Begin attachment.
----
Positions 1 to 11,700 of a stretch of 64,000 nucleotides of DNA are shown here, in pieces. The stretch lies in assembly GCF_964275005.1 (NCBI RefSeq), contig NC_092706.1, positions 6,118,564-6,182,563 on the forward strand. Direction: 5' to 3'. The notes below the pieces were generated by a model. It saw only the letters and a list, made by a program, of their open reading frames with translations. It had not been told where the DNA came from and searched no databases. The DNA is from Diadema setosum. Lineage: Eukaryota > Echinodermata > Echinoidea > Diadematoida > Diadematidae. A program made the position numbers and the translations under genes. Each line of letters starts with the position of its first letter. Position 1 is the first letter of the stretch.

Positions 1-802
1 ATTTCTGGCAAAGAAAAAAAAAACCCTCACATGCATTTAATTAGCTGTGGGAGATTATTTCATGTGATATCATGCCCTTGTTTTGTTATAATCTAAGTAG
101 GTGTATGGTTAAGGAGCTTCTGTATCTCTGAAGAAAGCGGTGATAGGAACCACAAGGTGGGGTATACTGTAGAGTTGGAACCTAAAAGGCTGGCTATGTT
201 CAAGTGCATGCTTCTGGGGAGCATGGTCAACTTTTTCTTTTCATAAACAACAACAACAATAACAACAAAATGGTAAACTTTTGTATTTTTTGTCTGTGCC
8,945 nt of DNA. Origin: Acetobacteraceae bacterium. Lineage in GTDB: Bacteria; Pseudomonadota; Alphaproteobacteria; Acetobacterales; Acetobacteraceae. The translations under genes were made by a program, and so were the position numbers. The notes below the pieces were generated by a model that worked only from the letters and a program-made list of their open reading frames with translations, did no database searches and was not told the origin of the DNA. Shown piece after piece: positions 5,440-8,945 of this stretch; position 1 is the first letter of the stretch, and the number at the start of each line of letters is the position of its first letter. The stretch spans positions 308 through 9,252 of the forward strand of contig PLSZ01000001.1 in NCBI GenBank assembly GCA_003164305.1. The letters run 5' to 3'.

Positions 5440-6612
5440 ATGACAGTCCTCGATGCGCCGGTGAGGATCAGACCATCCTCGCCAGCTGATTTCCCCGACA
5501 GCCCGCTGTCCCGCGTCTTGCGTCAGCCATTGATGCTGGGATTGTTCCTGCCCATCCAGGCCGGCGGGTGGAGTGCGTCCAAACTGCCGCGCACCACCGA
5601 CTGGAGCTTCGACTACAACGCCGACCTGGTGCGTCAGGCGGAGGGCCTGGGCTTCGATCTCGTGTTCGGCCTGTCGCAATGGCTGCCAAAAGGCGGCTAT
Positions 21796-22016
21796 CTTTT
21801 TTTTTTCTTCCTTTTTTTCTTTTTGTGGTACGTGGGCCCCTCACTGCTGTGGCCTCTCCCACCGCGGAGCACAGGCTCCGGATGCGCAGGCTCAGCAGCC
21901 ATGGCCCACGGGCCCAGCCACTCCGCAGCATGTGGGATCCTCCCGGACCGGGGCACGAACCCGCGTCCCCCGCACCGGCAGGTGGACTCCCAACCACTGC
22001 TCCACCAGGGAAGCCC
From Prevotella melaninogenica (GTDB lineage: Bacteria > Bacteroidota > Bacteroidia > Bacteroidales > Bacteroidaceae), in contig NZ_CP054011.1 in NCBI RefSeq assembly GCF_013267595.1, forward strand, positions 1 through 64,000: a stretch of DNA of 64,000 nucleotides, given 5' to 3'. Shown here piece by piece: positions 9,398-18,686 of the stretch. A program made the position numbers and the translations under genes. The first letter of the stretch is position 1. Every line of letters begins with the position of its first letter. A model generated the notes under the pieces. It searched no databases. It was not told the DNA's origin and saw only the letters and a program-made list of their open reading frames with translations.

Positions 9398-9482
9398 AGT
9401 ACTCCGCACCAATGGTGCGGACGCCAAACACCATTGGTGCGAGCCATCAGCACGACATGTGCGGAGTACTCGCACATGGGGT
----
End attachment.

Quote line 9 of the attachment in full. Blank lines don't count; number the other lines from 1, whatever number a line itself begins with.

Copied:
5501 GCCCGCTGTCCCGCGTCTTGCGTCAGCCATTGATGCTGGGATTGTTCCTGCCCATCCAGGCCGGCGGGTGGAGTGCGTCCAAACTGCCGCGCACCACCGA